1) your legs – cycle along at the max speed you can manage with your brakes on, and if you’re speed is constant, all you leg power is going into heat in the discs – for most cyclists i can’t believe this could be more than ~200W for any period of time
2) Potential energy for height loss. The mass of you and your bike, from the top of a mountain to the bottom of the mountain. If you start at zero mph, and finish at zero mph, then all that potential energy has gone into your discs. The average “power” of course, depends on how short a time it takes you to get from top to bottom!
In each case, these energies and powers seem totally obvious and estimable!. To blame it on a “stone” in the disc is ridiculous, as that doesn’t change the energy being imparted to the disc……Posted 3 years agopaulrockliffeMember
The energy going into heating the disc is ‘known’, but the amount of heat leaving into the atmosphere is going to be highly variable and dependant to an extent on how you brake. You’ve also got an element of braking occurring due to resistance to the tyres rolling, both normal and the effect of smacking into big rocks or pushing into berms.
It’ll be the peaks of temperature that cause this though, not the average heat calculated from height drop.
If I were Madison I’d want to know as much about the cause as possible, Shimano will have to redesign them based on your info to an extent.Posted 3 years ago
great brakes, reckon ive just been unlucky (or im way too rad for xtr – which is unlikely)Posted 3 years agobigblackheinoustoeMember
Of course this would happen. Everyone knows aluminium has a considerably lower melting point (or indeed expands quicker) than steel. This is why extracting a seized steel bolt in an aluminium caliper for instance is easier when you apply heat to the caliper. Focus are being sensible by selling their new Focus road bikes with no less than a 160mm rotor. This will benefit from much better modulation too.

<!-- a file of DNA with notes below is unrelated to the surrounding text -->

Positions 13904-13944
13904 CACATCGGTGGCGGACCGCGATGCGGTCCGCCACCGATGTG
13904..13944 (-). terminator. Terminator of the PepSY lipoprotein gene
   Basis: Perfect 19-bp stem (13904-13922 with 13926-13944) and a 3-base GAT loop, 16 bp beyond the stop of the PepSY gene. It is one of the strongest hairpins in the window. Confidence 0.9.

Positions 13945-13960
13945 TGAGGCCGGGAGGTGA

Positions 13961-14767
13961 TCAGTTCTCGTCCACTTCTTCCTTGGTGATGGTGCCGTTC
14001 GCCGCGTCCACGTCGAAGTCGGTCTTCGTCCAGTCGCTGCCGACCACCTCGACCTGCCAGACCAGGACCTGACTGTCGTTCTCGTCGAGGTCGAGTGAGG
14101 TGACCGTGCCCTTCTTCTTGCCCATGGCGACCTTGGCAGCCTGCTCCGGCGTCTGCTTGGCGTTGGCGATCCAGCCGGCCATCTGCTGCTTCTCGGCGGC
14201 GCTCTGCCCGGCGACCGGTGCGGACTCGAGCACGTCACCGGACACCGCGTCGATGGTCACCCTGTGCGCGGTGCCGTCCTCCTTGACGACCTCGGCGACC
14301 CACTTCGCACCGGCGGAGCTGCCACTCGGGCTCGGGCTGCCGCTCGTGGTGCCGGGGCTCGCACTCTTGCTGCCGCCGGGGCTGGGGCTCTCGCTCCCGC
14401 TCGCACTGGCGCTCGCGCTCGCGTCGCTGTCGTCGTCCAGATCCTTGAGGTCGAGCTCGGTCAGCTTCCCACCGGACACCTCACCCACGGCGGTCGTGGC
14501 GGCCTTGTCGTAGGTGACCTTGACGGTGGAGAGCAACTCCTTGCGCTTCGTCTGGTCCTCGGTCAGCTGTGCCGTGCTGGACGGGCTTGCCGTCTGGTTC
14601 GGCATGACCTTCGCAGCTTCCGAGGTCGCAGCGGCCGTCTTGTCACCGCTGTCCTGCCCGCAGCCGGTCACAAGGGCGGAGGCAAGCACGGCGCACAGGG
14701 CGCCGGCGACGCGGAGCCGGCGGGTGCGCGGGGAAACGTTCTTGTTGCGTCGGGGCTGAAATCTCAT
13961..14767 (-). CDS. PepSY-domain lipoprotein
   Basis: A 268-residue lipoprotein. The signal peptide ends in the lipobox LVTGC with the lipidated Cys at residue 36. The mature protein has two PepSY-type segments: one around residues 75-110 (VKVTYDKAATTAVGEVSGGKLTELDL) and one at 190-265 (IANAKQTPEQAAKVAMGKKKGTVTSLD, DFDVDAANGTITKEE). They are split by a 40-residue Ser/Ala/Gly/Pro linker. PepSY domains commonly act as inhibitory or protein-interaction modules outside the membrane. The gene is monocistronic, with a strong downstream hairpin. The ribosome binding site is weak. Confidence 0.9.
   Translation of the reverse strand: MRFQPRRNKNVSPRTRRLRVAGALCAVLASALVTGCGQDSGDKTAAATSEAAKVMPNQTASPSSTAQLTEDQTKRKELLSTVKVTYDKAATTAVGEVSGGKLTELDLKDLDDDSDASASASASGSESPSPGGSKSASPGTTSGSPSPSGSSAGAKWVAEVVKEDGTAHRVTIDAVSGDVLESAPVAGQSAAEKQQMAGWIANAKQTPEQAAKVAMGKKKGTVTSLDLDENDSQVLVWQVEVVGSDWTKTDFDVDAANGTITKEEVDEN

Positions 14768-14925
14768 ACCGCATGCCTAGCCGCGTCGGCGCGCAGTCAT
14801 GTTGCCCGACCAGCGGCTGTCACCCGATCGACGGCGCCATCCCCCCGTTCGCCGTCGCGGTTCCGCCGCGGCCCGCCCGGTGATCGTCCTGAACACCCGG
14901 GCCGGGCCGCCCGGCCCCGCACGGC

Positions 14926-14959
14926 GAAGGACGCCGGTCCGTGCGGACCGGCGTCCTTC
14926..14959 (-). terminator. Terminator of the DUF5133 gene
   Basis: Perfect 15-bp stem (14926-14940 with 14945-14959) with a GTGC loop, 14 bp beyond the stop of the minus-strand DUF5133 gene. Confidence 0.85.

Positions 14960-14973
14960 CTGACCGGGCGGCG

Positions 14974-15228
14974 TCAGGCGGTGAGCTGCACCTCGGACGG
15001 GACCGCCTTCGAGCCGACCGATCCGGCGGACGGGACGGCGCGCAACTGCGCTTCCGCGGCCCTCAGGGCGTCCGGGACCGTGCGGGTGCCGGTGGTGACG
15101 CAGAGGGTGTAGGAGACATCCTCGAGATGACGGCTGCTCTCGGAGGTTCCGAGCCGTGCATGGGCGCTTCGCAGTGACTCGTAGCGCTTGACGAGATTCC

I still think all those that are claiming this to have happened to them should post pictures for the benefit of the community as well as saying what brake pads they were using at the time. Be honest.
By the way this gives a great excuse to start retailing carbon discs en mass.Posted 3 years agopleaderwilliamsMember
Aluminium will be under pressure from the calliper under breaking too, sure to bring the melting point down, or is it the other way. Can’t remember.
Theoretically increasing the pressure on a substance increases it’s melting point, however the caliper isn’t increasing the pressure as it’s just a point load.
The 660c melting point is also probably fairly irrelevant in this case. Aluminium is a fairly soft metal, and enough force from the caliper could squeeze it out of the rotor even at room temperature. Presumably the calipers aren’t capable of delivering enough force to do this, but evidently the temperatures generated by braking can soften the metal just enough that the force from the caliper is sufficient to deform the aluminium section of the rotor.Posted 3 years agorobdobMember
I wonder how many of you that have had problems were using shimano brakes with the finned pads? I’m going to have a stab and say that without the extra heat dissipation of the finned pads the rotors exceed their design heat range.
How on earth are fins on a pad going to cool a disc down?Posted 3 years ago